A story in the June 11 Wall Street Journal cited David Kautter, former Assistant Treasury Secretary for Tax Policy, as saying the proposal also wasn't considered or studied during the first Trump term. The story said the proposal "introduces an untested idea to raise take-home pay that would encourage businesses and employees to recharacterize taxed wages as untaxed tips. Such a move could further complicate Americans' messy relationships with tips, which have spread to new corners of the economy in recent years even as consumers express growing exasperation with requests for voluntary payments on top of prices."

"Under current law, all gratuities that workers receive must be taxed at the same rate as their regular income, and many employers report their workers' tips to the IRS — but much is paid in cash and never reported to the IRS. More than 6 million workers had tips reported to the IRS in 2018, the most recent year for which complete IRS data is available … " said a story in the June 10 Washington Post. "The IRS considers cash and noncash tips as income subject to federal income taxes, as well as Social Security and Medicare taxes. In 2018, the latest year for which complete IRS data is available, the average worker who had tips reported on their W-2 had $6,249 in tips that were taxed."

Health care — On June 11, Vice President Harris and CFPB Director Rohit Chopra announced "a new action by the CFPB that would remove medical debt from credit reports of more than 15 million Americans, raising their credit scores by an average of 20 points and leading to the approval of approximately 22,000 additional mortgages every year. Under the CFPB proposed rule, there would be zero Americans with medical debt listed on their credit reports, down from 46 million in 2020."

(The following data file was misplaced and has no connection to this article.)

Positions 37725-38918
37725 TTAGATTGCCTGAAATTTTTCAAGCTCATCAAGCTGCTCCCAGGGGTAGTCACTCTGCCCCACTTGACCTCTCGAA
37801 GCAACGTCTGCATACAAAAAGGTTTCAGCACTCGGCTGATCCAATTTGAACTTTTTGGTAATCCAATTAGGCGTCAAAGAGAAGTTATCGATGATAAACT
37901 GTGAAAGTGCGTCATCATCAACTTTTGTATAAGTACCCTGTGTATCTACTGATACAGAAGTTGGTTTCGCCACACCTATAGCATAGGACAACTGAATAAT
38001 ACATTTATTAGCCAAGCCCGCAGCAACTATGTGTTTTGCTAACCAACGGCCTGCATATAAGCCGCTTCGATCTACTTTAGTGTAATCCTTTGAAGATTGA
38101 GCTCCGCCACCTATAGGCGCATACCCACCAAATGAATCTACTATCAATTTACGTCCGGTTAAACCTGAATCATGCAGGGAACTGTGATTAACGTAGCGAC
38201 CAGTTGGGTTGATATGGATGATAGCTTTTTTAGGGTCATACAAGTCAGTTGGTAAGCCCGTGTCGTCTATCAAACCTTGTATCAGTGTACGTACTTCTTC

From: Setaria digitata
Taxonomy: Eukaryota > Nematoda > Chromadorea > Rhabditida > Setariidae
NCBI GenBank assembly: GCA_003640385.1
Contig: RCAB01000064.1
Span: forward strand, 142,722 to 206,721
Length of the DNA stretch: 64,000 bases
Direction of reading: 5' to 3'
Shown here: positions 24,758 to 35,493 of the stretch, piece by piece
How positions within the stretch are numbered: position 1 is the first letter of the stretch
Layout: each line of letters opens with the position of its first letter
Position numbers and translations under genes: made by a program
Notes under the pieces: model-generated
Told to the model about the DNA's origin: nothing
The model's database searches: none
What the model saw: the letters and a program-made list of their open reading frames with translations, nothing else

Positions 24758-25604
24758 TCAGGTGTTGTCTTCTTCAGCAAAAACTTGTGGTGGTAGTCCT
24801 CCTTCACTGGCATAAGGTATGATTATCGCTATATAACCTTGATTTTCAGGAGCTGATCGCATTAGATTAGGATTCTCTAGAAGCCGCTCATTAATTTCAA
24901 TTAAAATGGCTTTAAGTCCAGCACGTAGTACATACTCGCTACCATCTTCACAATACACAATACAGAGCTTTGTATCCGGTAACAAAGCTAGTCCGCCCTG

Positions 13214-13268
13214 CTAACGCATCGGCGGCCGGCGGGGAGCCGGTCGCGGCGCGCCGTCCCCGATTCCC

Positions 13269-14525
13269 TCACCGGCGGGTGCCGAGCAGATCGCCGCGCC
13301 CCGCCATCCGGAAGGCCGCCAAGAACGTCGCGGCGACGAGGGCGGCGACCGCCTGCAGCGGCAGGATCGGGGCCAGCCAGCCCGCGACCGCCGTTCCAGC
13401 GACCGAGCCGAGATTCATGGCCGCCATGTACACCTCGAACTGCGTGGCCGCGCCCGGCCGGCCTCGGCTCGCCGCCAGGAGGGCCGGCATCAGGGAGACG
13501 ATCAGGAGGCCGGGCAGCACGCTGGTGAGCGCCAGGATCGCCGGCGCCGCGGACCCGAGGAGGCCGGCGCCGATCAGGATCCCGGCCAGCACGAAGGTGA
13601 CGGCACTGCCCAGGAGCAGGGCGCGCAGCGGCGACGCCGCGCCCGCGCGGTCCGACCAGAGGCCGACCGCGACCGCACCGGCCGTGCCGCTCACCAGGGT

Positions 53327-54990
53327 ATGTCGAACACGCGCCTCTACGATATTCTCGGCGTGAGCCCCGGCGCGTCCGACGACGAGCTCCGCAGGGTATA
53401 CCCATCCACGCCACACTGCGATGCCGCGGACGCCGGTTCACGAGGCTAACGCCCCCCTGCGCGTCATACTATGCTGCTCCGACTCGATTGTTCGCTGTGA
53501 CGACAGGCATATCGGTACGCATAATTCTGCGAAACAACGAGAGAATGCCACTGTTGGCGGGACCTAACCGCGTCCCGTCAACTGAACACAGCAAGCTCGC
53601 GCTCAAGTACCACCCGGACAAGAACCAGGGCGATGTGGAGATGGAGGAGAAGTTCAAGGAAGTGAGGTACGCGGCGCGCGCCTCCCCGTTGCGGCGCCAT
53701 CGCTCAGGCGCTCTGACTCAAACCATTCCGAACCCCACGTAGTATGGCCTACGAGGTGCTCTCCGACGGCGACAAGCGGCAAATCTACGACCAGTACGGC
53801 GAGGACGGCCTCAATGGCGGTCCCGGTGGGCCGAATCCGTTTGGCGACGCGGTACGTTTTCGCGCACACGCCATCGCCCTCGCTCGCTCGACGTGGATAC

"The proposed rule, which will go through a public comment period, would not take effect immediately. It would forbid health care providers to share medical debt with loan providers and prohibit those providers from factoring in medical information when it came to granting loans … " the New York Times reported. "The policy will most likely not take effect until early next year, according to administration officials speaking on the condition of anonymity to discuss details of the proposal. The public comment period runs until Aug. 12. Ms. Harris said the proposal was part of a broader effort by the White House to address medical debt … "

Congress — Hearings of interest today (Wednesday, June 12) include:

  • (10 a.m.), Senate Budget Committee, "Making Wall Street Pay Its Fair Share: Raising Revenue, Strengthening Our Economy"
  • (10 a.m.), Senate Finance Committee, "Youth Residential Treatment Facilities: Examining Failures and Evaluating Solutions"
  • (1:15 p.m.), House Ways & Means Trade Subcommittee, "Looking Beyond 2025 for Trade with Sub-Saharan Africa, Haiti, and Others"

Morning Tax reported that the Budget hearing "focuses on how to force Wall Street and investors to pay more in taxes — calling for, among other ideas, ending the preferential treatment of carried interest, ratcheting up the tax on stock buybacks that Democrats just enacted in 2022 and strengthening the U.S.'s minimum tax on foreign corporate profits."

On Thursday, June 13 (9:45 a.m.), the Finance Committee will meet in executive session to consider the nominations of James Ives to be Treasury Inspector General, and Rose Jenkins, Adam Landy, and Kashi Way, who is Legislation Counsel at the Joint Committee on Taxation, to be judges on the United States Tax Court.

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Contact Information

For additional information concerning this Alert, please contact:

Washington Council Ernst & Young